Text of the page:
One of the things that I think we can agree on is that our more traditional methods of blame, shame, punishment, and exclusion just don’t effectively work for our stakeholders. It may make you as the teacher feel better when the student who has made a poor choice is removed from the room, but does it really solve the underlying problem? When we push students out, we’re providing the opposite of what they really need – an opportunity to learn to do better. When misbehavior occurs, it’s the perfect time to help students learn the skills they are lacking. As Dr. Ross Greene reminds us in his book Lost at School, “Kids do well if they can.” In addition, restorative practices help to address disproportionality of discipline on students of color. I hope we can look at restorative practices not as something new and different, but another tool to use when incidents of misbehavior occur.

So, what are the principles of restorative practices?

  • Acknowledges that relationships are central to building community.
  • Builds systems that address misbehavior and harm in a way that strengthens relationships.
  • Focuses on the harm done rather than only the rule-breaking.
  • Gives voice to the person harmed.
  • Engages in collaborative problem solving.
  • Empowers change and growth.
  • Enhances responsibility.

Traditionally, our system of discipline in schools has been mostly based in punitive measures. Things like detention, suspension, or expulsion has been the primary method of handling student discipline. I know that in my own history, I had moments of discipline where the consequences were purely punitive. But let’s remember for a moment the root of the word discipline – it comes from discipulus, the Latin word for pupil. That word is also the source of the word disciple. What if we began shifting our mindset on discipline towards the idea that it’s based on teaching, not on consequences? How might that change what you do when a student misbehaves?

Now I know the pushback from some of you – the real world won’t look at discipline as a teaching tool. If our students make these mistakes in the “real world” when they are older, they will face serious consequences, like losing their job, facing fines, or maybe even jail. You’d probably be able to come up with some great examples of times where this has happened. I agree that maybe this isn’t how the real world works. But here’s the thing: We’re a school, we’re dealing with kids who are bound to make mistakes, and we’re teachers. Shouldn’t we make it our goal to teach students how they should behave while they are still with us?

So, what can you do to start building a more restorative setting in your classroom? There are a few universal steps that will help you start down that path:

  • Daily community circles – Think about sitting in a circle with your class every day. Take a few minutes to have students share how their feeling, a high or low point of the weekend, what they are looking forward to, etc. The ideas are endless, and if you are struggling to come up with topics, ask your students to submit them for you! These circles will help build safety and trust among your class, help kids make connections, and help you build relationships with your kids because you know more about their interests.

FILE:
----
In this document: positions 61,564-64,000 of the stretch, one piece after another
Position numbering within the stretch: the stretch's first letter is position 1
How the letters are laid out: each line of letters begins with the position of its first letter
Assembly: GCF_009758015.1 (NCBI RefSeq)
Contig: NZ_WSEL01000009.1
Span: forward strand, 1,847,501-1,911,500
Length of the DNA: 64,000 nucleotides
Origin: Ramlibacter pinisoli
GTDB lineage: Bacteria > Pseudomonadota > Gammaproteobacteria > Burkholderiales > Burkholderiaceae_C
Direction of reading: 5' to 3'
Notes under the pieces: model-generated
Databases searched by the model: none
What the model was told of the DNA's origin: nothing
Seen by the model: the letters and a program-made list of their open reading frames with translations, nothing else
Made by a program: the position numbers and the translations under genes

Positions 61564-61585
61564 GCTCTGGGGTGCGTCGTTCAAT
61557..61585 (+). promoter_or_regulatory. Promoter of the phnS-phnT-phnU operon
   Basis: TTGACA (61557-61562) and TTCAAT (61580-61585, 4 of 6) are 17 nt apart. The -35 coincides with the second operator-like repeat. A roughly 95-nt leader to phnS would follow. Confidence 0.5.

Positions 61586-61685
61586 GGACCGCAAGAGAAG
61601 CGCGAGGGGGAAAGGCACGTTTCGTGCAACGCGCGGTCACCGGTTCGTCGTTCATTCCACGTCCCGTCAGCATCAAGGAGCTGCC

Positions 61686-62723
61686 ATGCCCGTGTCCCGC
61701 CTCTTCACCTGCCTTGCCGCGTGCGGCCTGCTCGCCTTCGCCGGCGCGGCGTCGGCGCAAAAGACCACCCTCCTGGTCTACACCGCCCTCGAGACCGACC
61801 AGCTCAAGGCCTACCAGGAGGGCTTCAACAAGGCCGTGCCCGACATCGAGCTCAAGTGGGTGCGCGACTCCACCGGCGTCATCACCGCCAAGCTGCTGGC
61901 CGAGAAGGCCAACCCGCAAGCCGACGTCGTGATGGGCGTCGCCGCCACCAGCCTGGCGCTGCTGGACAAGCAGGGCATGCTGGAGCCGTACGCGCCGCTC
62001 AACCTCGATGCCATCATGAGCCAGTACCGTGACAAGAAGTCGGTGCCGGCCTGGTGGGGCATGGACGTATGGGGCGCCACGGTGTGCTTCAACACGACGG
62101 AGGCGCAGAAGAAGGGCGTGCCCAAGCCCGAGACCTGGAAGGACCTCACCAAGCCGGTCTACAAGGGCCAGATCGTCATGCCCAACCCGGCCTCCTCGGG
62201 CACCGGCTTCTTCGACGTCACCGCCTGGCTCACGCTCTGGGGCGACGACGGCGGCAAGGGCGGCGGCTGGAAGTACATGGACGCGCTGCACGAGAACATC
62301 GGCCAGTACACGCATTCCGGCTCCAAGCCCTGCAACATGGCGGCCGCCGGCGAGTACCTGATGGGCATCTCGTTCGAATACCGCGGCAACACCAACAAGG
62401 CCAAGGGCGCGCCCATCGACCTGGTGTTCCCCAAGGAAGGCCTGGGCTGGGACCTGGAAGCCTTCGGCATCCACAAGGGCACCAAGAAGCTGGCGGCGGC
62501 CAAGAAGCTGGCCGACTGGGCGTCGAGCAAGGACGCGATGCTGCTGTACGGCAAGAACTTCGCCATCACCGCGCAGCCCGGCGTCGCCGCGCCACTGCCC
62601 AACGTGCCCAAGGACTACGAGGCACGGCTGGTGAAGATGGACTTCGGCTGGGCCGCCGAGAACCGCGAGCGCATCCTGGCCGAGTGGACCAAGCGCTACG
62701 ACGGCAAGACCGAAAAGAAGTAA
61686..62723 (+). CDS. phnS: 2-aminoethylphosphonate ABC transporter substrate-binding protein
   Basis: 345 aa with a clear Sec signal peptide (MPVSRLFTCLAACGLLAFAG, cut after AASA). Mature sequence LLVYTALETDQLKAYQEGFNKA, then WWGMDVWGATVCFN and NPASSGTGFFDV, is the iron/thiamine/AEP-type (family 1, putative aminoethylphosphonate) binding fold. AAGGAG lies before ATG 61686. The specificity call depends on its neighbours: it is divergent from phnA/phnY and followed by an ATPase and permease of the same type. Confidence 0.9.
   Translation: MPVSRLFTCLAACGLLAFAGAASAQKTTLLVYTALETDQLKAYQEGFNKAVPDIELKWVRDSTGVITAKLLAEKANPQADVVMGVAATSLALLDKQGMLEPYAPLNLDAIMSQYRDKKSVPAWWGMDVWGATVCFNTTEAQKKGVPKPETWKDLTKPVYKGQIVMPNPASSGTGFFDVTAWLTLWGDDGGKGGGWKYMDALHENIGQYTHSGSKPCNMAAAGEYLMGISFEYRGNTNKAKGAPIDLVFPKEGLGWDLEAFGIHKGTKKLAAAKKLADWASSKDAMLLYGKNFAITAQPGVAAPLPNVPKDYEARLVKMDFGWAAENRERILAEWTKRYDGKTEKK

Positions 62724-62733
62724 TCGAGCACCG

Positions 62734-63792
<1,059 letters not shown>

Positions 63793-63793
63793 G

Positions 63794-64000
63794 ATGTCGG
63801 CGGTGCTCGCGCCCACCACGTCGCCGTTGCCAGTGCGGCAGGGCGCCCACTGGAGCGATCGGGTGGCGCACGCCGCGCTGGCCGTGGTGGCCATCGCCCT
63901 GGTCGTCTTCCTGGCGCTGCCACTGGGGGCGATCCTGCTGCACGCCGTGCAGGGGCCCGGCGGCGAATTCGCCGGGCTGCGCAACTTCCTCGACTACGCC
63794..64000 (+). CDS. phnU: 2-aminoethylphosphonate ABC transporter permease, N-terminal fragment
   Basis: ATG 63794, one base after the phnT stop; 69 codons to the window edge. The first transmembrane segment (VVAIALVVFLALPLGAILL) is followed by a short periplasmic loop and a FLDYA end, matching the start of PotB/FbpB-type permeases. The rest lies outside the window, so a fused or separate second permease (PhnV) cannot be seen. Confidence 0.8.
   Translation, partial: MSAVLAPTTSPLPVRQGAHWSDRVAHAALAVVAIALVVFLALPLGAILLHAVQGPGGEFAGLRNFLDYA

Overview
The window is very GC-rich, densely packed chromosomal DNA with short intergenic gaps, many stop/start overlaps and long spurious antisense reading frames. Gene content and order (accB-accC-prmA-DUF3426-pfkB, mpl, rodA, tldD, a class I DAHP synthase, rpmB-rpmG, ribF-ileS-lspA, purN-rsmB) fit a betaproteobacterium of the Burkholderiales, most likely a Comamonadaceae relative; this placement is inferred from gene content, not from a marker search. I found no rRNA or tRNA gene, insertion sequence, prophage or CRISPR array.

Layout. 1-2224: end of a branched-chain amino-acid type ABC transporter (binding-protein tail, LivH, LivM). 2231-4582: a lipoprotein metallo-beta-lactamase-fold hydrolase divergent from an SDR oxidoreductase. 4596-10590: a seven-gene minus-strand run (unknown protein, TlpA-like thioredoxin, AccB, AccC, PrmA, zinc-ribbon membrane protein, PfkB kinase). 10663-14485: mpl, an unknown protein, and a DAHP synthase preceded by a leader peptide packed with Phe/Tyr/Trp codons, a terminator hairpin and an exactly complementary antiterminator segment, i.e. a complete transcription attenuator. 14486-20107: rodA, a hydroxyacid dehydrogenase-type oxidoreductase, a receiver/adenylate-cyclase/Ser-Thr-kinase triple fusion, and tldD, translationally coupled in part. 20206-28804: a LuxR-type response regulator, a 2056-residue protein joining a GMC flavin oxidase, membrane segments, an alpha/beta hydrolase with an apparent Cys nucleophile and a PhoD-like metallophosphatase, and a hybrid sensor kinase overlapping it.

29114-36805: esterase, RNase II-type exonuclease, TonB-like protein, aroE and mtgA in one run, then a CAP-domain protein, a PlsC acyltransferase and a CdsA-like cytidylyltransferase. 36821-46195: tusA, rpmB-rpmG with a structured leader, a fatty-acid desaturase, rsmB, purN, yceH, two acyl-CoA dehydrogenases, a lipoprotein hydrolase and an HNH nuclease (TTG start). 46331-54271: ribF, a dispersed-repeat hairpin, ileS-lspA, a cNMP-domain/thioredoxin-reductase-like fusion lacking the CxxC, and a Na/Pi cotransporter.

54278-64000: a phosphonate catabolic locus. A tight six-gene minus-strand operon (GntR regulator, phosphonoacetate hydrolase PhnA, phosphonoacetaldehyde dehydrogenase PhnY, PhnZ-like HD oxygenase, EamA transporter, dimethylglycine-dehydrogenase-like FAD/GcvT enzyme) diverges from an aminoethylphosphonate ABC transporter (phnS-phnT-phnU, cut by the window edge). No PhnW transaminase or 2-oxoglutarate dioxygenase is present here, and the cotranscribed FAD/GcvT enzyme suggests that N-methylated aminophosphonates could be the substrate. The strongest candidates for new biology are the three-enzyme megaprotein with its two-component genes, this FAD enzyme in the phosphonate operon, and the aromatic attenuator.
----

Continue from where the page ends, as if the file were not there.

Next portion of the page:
• Student-led norms/rules – What if all your classroom norms and rules were set by the students? I know there are a few classrooms in my school that use this. If you don’t, what ownership do students have in the norms? Most of the time, students will create norms that all can agree on, that meet your needs as the teacher, and then we can all agree to those norms and refer back to them on a regular basis.
  • Explicit teaching of SEL skills – Social Emotional Learning is such an important piece that too often gets shoved to the bottom of the to-do list (which means it doesn’t get done). If we want students to understand what is appropriate in our school, we have to take the time to teach them. It’s tempting to say “they should already know this!” but if their actions show that they don’t, then maybe it’s something they need to be retaught. Just like how you’d reteach a math or English lesson if you realized that students don’t understand, it’s important to reteach behavioral skills too!
  • Affective StatementsRestorative language (the use of affective language) – To the right you’ll see a screen shot of a document with sentence starters for affective statements (I’ve also included a link to the document at the bottom of this post). If you share this with your students, post it in your room, and begin using statements like these, the kids will too!
  • Effort to build relationships – I think all teachers have stories they can share about “that kid” who has given them so much trouble, but then when you take the time to get to know them and what they care about, you begin to have more success. Building real relationships can help you get there with any kid! The community circle is one way to learn about kids, which can then help you find connections and conversations that you can have with that kid.

I hope to share more about restorative practices in the future, but here’s my ask to you: Take one of the 5 universal steps and give it a try. See what happens in your classroom. Does it change the way students treat one another? Does it lead to better relationships?

I know there are some of you who are already doing these things. If you have tried any of the ideas offered here, share with us what your experience has been. Let us know that positives (or struggles) you have found with these ideas?

Affective Statements